Last night I had the privilege of attending the 30th Annual Meeting for the North Little Rock Chamber of Commerce. The main floor of Verizon Arena was the ideal space for the event, which drew in nearly 800 business men and women from various parts of North Little Rock and Little Rock. Entrepreneurs, Bank Presidents, CEOs, Upper Level Managers. They filled the room. Dignitaries – former Mayors, the current Mayor of North Little Rock – were also in attendance – and the brand-spanking-new Arkansas Governor himself was the keynote speaker. Important folks doing important stuff.
After the awards were presented and a couple of short acceptance speeches were given, the Mayor introduced the Governor. As he took the stage and made his way to the podium, I quickly wondered what his subject matter would be. Shortly into his speech about his focus on computer science in the schools, I thought to myself, “That is a great thing. He is doing great things. Lots of folks here are doing great things. I want to do great things.”
On the way home in the car, the BGITW (best guy in the world), aka Brad asked me what I thought of the Governor’s spiel. I replied, “It was ok. I think I like him. But I got the feeling that he was still in candidate mode. He’s in office; we already elected him.” Brad made a comment or two and our conversation went elsewhere. He had no idea that I had been contemplating this idea of greatness and was grappling with both my own opinion of the Governor’s “greatness” and my own definition of what it means to be great and to do great things.
Several years ago while working on my Master’s Degree, I was required to read Good to Great by James C. Collins. In the book, Collins identifies great companies, specifically those companies who have successfully made the leap from good to great. And while he does divulge several key traits, habits and practices of the great companies, that isn’t his chief intent. Rather, he addresses why more companies don’t do those things on a more consistent level. It’s quite a good read and one that I recommend to anyone in a prominent business role. Inasmuch as the book pertains to companies, some truths can also be applied personally. As examples, here are a few quotes:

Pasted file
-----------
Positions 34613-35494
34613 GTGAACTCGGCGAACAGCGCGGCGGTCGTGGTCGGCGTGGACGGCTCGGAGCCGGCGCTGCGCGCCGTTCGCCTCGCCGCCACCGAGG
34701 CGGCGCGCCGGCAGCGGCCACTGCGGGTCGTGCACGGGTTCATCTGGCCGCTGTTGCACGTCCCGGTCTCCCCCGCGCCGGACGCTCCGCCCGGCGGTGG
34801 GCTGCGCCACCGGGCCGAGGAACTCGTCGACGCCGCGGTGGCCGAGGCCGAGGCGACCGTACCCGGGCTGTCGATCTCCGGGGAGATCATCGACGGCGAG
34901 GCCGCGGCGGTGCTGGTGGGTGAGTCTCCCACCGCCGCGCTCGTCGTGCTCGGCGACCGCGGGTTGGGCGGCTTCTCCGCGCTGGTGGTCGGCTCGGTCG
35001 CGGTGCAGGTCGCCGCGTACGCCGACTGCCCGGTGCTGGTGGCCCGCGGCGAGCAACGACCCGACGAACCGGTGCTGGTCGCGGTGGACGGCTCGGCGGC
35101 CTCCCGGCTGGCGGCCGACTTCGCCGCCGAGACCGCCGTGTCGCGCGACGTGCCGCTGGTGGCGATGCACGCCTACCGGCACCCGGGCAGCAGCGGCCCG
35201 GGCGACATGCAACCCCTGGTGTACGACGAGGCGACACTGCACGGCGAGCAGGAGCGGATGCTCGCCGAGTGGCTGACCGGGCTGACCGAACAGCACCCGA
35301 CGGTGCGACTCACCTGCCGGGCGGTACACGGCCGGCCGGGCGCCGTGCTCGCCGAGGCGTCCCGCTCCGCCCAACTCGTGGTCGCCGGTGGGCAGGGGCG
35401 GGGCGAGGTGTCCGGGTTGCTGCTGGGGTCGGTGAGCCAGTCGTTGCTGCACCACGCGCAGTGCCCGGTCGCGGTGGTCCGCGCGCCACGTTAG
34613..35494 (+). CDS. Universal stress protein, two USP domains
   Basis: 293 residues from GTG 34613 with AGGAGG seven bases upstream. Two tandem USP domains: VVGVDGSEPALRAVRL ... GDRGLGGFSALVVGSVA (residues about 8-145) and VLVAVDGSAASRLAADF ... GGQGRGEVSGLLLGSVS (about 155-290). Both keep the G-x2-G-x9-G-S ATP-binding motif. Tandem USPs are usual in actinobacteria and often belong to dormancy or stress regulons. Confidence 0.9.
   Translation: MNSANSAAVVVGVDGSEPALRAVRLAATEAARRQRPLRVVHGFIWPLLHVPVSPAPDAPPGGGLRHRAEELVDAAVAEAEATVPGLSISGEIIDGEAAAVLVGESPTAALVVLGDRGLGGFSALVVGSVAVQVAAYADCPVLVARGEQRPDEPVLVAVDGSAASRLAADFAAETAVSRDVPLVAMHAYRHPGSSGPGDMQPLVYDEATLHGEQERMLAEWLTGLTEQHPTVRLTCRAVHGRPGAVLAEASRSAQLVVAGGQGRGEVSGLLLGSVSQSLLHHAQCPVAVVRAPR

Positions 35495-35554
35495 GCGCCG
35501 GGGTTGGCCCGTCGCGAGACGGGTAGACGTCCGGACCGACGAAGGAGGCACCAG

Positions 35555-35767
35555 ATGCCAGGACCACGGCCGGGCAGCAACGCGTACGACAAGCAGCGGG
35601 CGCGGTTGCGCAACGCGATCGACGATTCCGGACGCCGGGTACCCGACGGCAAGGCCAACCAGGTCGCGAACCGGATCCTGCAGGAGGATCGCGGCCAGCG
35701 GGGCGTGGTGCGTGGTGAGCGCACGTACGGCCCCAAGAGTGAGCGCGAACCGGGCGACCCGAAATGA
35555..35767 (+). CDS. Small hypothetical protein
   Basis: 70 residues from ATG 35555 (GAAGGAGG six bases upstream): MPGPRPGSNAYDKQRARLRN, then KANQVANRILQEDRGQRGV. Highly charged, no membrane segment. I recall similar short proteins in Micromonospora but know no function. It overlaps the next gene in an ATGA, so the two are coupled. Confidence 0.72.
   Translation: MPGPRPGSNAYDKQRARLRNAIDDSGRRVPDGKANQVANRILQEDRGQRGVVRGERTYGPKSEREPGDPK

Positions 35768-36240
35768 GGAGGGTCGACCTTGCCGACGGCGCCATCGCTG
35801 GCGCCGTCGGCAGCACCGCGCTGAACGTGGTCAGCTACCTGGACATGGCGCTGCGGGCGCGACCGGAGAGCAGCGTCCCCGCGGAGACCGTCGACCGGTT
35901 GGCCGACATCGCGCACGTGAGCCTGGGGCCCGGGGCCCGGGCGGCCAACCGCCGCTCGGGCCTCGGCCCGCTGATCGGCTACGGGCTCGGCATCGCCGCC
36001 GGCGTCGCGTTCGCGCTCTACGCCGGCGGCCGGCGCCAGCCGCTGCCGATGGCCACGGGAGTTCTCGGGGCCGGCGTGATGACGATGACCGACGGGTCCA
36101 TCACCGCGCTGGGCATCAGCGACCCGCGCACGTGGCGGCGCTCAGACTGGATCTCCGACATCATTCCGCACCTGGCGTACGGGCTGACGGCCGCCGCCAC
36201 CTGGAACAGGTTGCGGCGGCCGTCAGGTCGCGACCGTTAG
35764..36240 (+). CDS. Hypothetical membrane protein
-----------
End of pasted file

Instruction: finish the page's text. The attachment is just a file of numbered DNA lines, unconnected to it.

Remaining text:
“Good is the enemy of great.”
“A culture of discipline is not a principle of business, it is a principle of greatness.”
“Bad decisions made with good intentions, are still bad decisions.”
“Greatness is not a function of circumstance. Greatness, it turns out, is largely a matter of conscious choice and discipline.”
As my mind continues to ponder greatness, I think of great men and women. George Washington, Abraham Lincoln, Martin Luther King, Jr., Mother Teresa, Alexander the Great, Winston Churchill, Nelson Mandela, and many others. And as great as they all were, I can think of none greater than Jesus Christ. For believers He is our Savior, our Lord; the One whose example we are to follow. And then I am reminded:
- Standing upon a hillside in sackcloth garments and sandals, He delivered the blessings of obedience to all who were eager to listen. No business suit, shiny black shoes, stage or podium.
- In the midst of a condemning crowd, He reached down to pick up a stone from the sandy earth to protect a sinful woman. No carpet floors. No awards handed out. Just pure forgiveness.
- After an already long journey, He chose to travel through Samaria so He could provide Living Water to a dry and thirsty soul. No three-course, white table cloth meal.
- Mocked. Beaten. Bruised. And hung on a cross – a heavy, wooden cross carried by Himself – and left to die. For me. And for you.
Greatness. Yes, I want to do great things. I want to accomplish, achieve and excel. I want to make speeches of my own and win awards and go to fancy dinners and mingle with the other great-doers. Much more importantly though, I want to be like Jesus. I want His greatness to be revealed through me. I want others to see that it is only because of Him that I can do ANYTHING good, let alone great. Without Him, all my efforts are in vain.
Verily, verily, I say unto you, He that believeth on me, the works that I do shall he do also; and greater works than these shall he do; because I go unto my Father.
John 14:12 (KJV)